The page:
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Advocates in Michigan say unprecedented public engagement helped push state regulators to reject most of a utility’s proposed rate increase last week.
At an August public hearing, ratepayers and consumer advocates laid out a case that DTE Energy already had plenty of money to improve service, a point of contention following major power outages over the last two years.
The Michigan Public Service Commission agreed, approving a $30.5 million rate increase for DTE Energy’s electric customers on Friday, rejecting 90% of what DTE had asked for. The new rates will mean a monthly bill increase of 71 cents, or 0.78%, for a typical electric customer consuming 500 kilowatt-hours of electricity per month.
The MPSC also rejected DTE’s proposal to reduce the payments it makes to solar customers.
In the 606-page order, the MPSC laid out many reasons for only approving a fraction of DTE’s requests. Chief among them, according to their press release, was that residential customer bills provide the company with sufficient money to run their business, invest in clean energy, and upgrade the electric grid. The commission noted that residential electric sales surged in 2020 and 2021.
DTE responded to a request for comment with the following statement: “DTE’s efforts remain focused on improving reliability and maintaining affordability for our customers. We are reviewing the order and its implications on our future investments in Michigan and look forward to continuing our work with the MPSC.”
The decision came after a season that saw widespread outages during August thunderstorms, where more than 900,000 customers lost power, some for up to a week.
“DTE has been asking its customers to pay more and more for deteriorating and outage-prone electric service,” Amy Bandyk, executive director of the Citizens Utility Board of Michigan, said in a statement. “The MPSC agreed with CUB, the attorney general, and others that, in many instances, DTE failed to do its homework and prove that its spending requests were in the best interests of ratepayers.”
The case saw an unprecedented amount of public engagement. For the first time in recent memory, the MPSC held a public hearing in the case in response to public outcry. More than 200 people attended the August hearing, the vast majority calling on the MPSC to reject the increase.
“As far as anyone at the MPSC remembers, the commission hasn’t held public hearings on rate cases in the past,” MPSC spokesperson Matt Helms told Planet Detroit.
Independent consultant and activist Jackson Koeppel credited that engagement with producing the case’s outcome.
“This is a good indication that the commissioners are stepping up to be consistent and holding utilities accountable,” Koeppel told Planet Detroit. He added that even the approved increase is too much: “The number should have been zero.”
The case marks the lowest amount approved in a DTE Energy electric rate case in at least the past decade. The MPSC typically approves a portion of proposed rate increases and has demonstrated a willingness to reduce them substantially in recent years.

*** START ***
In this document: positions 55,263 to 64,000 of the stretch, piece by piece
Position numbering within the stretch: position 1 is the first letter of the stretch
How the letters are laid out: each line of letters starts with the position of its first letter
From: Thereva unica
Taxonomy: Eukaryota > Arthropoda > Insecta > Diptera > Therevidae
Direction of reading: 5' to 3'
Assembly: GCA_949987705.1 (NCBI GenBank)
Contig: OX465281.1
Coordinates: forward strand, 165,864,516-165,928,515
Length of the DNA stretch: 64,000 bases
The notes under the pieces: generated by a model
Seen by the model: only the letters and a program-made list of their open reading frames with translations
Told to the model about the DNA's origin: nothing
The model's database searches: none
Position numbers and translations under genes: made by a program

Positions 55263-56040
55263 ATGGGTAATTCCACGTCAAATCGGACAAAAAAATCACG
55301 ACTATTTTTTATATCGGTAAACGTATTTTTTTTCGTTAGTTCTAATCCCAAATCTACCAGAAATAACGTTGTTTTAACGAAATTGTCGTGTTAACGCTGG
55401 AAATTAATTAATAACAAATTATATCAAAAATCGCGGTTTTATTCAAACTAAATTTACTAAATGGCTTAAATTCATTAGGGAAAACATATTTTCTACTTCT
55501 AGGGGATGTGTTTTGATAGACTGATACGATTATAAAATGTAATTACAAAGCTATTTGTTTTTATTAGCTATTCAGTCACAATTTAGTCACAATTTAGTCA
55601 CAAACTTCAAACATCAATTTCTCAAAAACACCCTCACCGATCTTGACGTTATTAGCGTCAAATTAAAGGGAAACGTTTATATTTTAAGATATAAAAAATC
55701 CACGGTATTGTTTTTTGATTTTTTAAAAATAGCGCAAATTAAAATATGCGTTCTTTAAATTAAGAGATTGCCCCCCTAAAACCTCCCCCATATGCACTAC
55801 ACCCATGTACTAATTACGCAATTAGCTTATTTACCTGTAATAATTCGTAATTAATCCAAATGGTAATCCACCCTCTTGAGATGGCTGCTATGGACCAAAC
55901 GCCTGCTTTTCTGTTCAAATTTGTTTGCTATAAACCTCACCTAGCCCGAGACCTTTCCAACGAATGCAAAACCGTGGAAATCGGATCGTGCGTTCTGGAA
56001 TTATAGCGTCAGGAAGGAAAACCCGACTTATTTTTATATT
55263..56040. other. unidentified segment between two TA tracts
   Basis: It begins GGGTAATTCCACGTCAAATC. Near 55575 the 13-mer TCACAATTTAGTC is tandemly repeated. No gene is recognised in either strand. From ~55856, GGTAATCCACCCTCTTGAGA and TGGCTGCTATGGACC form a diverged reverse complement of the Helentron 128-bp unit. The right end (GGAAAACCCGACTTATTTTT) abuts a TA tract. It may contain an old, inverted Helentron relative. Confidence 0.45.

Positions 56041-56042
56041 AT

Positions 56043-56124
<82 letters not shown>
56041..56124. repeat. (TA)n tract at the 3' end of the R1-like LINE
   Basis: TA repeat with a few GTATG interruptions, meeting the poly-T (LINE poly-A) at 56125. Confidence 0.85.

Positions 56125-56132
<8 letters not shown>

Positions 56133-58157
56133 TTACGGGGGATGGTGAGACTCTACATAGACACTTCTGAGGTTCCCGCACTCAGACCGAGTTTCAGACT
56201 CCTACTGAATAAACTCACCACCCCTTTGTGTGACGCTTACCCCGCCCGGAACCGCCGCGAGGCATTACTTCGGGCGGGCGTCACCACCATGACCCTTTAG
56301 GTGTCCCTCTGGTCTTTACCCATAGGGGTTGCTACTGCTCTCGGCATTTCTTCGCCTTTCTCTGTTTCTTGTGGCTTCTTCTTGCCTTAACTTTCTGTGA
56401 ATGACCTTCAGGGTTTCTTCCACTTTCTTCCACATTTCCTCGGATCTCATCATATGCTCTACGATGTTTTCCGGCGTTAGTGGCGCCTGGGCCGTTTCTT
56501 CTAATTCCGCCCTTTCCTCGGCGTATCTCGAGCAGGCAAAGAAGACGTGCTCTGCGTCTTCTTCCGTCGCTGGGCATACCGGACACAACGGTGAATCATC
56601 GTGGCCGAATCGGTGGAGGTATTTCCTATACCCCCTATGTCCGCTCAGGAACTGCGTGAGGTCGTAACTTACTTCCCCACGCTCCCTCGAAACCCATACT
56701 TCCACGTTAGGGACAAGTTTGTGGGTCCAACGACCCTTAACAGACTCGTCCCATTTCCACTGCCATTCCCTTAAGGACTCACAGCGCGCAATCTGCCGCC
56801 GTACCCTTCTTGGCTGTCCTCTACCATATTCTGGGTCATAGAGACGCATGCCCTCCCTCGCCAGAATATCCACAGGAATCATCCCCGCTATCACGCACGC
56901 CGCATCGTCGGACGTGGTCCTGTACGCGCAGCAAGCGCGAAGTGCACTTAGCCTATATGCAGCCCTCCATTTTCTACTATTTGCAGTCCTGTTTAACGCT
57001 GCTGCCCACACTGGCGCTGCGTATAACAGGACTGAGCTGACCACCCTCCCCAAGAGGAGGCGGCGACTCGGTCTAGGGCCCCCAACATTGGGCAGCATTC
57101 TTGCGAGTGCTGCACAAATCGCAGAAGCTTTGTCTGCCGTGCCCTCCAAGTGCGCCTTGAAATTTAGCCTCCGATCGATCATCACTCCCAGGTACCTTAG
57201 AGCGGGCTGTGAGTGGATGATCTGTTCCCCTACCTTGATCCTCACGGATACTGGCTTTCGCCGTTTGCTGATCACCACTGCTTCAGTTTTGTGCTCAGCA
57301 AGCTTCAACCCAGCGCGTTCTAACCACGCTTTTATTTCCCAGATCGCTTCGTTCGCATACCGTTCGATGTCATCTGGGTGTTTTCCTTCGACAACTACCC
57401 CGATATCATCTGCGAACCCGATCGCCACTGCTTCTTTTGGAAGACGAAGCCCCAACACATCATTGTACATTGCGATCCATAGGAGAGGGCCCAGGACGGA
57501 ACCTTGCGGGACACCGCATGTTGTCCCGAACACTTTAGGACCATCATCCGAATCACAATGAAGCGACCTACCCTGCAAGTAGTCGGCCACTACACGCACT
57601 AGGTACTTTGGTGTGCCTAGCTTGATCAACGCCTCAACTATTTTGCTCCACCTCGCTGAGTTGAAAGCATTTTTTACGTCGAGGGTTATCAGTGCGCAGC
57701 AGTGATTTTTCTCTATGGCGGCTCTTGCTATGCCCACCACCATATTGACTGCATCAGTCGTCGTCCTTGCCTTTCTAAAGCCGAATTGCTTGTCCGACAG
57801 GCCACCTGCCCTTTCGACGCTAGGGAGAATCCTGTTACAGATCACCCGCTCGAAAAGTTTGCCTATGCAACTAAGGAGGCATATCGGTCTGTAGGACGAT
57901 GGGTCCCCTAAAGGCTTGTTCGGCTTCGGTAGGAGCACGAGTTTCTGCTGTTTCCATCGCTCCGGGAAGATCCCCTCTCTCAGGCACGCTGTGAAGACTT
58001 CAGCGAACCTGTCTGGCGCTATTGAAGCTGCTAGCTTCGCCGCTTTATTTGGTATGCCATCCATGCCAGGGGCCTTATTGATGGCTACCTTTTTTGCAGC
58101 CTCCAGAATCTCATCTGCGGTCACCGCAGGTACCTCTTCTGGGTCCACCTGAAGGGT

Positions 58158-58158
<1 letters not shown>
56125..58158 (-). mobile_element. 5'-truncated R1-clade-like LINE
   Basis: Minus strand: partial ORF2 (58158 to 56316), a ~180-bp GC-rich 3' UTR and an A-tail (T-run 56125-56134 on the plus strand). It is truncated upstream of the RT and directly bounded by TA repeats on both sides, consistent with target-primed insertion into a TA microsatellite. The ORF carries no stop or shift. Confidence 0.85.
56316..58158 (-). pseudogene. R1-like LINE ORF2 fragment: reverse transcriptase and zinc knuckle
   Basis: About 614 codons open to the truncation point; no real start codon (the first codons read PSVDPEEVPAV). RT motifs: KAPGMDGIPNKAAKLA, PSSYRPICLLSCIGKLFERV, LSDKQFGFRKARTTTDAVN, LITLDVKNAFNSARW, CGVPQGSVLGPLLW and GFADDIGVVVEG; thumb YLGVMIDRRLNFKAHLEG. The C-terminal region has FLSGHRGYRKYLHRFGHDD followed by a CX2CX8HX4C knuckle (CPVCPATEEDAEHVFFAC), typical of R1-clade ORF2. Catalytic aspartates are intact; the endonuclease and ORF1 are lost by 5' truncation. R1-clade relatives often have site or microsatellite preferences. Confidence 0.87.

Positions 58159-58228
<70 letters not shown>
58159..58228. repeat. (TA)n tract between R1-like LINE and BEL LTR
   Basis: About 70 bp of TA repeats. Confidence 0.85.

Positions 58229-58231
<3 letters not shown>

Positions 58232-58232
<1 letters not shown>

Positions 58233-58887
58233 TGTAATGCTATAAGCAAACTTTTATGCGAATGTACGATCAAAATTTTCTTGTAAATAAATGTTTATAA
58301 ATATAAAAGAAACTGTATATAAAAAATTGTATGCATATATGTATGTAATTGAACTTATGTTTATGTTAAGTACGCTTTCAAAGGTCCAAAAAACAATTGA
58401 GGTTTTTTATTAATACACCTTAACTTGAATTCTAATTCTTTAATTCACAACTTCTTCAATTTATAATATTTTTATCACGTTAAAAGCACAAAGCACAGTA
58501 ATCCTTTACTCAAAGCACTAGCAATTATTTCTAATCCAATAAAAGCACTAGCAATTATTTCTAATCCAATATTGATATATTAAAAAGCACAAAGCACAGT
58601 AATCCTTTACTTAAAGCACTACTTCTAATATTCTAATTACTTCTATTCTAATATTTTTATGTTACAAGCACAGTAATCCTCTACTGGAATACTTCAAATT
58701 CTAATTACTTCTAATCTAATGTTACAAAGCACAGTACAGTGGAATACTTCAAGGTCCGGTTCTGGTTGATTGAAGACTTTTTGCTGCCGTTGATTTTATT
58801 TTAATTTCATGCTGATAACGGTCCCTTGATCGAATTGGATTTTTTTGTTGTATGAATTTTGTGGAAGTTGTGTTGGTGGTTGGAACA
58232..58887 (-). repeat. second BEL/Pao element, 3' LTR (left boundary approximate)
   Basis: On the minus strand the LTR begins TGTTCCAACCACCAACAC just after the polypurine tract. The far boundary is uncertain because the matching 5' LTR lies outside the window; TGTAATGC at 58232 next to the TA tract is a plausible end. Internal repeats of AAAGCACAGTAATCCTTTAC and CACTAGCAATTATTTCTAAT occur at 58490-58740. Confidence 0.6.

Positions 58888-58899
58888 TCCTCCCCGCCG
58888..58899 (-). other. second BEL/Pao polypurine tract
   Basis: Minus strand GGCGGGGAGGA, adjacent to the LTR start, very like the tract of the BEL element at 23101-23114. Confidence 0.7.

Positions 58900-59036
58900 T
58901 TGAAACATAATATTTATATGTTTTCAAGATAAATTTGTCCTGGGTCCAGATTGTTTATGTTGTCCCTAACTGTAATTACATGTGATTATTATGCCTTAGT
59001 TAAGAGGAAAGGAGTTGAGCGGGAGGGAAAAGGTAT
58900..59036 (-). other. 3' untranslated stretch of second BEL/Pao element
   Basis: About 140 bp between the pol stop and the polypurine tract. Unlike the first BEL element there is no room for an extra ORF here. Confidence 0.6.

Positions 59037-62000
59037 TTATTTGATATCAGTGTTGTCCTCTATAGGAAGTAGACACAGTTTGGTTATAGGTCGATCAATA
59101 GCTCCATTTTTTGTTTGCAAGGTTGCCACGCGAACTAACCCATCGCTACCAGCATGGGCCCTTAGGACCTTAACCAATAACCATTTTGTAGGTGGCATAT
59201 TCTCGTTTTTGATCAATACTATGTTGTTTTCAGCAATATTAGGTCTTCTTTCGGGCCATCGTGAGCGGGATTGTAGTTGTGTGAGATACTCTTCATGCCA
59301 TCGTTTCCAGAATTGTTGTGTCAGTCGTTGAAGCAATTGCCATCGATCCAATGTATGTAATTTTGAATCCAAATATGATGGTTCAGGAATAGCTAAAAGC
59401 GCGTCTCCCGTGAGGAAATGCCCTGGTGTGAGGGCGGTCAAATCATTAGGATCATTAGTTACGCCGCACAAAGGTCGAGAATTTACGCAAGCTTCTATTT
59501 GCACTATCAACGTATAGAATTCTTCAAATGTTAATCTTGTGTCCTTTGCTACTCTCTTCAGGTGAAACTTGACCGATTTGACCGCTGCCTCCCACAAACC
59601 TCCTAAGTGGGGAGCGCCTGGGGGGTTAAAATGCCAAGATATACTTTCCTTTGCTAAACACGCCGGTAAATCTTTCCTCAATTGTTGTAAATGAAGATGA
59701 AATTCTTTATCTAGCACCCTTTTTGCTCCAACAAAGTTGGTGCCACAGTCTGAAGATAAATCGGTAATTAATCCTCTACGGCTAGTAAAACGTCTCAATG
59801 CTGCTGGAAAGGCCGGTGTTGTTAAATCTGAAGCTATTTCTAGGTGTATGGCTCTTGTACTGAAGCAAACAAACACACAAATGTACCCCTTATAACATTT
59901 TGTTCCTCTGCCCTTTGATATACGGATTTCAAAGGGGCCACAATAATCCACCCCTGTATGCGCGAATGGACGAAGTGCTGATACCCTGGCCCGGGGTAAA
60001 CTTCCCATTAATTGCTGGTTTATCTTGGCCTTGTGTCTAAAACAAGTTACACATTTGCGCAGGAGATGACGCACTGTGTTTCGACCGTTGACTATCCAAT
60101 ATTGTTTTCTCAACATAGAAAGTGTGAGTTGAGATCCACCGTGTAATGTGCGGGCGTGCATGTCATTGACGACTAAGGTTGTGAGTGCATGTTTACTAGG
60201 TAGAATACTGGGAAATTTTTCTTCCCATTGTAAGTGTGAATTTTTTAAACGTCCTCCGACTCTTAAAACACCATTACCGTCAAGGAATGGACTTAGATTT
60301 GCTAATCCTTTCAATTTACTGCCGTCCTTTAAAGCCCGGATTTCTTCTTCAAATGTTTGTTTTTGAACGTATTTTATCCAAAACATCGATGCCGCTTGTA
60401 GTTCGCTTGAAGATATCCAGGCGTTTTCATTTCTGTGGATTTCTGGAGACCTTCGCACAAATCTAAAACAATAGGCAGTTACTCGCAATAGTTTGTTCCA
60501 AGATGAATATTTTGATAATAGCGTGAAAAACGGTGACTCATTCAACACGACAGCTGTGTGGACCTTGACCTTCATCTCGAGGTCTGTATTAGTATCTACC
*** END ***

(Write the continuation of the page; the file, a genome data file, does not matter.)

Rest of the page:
Win for solar owners
The commission rejected DTE’s proposal to reduce the return it pays to distributed generation providers, such as rooftop solar owners, and its proposal to place a demand charge on those customers.
Under a law passed by the Michigan Legislature in 2008, investor-owned utilities must connect distributed generation resources such as solar panels to the grid up to 1% of the utility’s average in-state peak load — the maximum electric load carried by the system during times of high demand — for the past five years.
In its order, the commission adopted MPSC staff’s proposal, which increases the payment to solar owners by about two cents per kilowatt-hour, according to John Richter, a senior policy analyst with the Great Lakes Renewable Energy Association and an intervener in the case.
“In this rate case, DTE tried to make solar energy uneconomical for homeowners and businesses. DTE knows they can’t compete with solar and don’t want to lose sales, so it is trying to eliminate the solar market in Michigan by raising fees and reducing the price they pay for solar energy,” Richter said. “The commission wisely rejected this choice of either crushing the economics of rooftop solar or allowing the cap on participation to close the opportunity for homeowners and businesses to supply their own energy needs.”
The order pushed DTE one step closer to embracing community solar by directing the utility to supplement its voluntary green pricing application before the commission with a straw proposal — an initial proposal that would be vetted before it becomes a final proposal — for a community solar project within 90 days.
The action would “serve as a starting point for the parties’ discussion and litigation in the voluntary green pricing proceeding,” according to the order.
Michigan League of Conservation Voters president Keith Cooley lauded the order.
“Everyone, low-income or not, can benefit from better access to renewable solar. DTE has been slow to accept community solar projects. In this order, the Michigan Public Service Commission told DTE to issue a proposal for community solar. That’s a move in the right direction.”
Editor’s note: This is an abridged version of the full article from Planet Detroit, which includes more details about the rate case.
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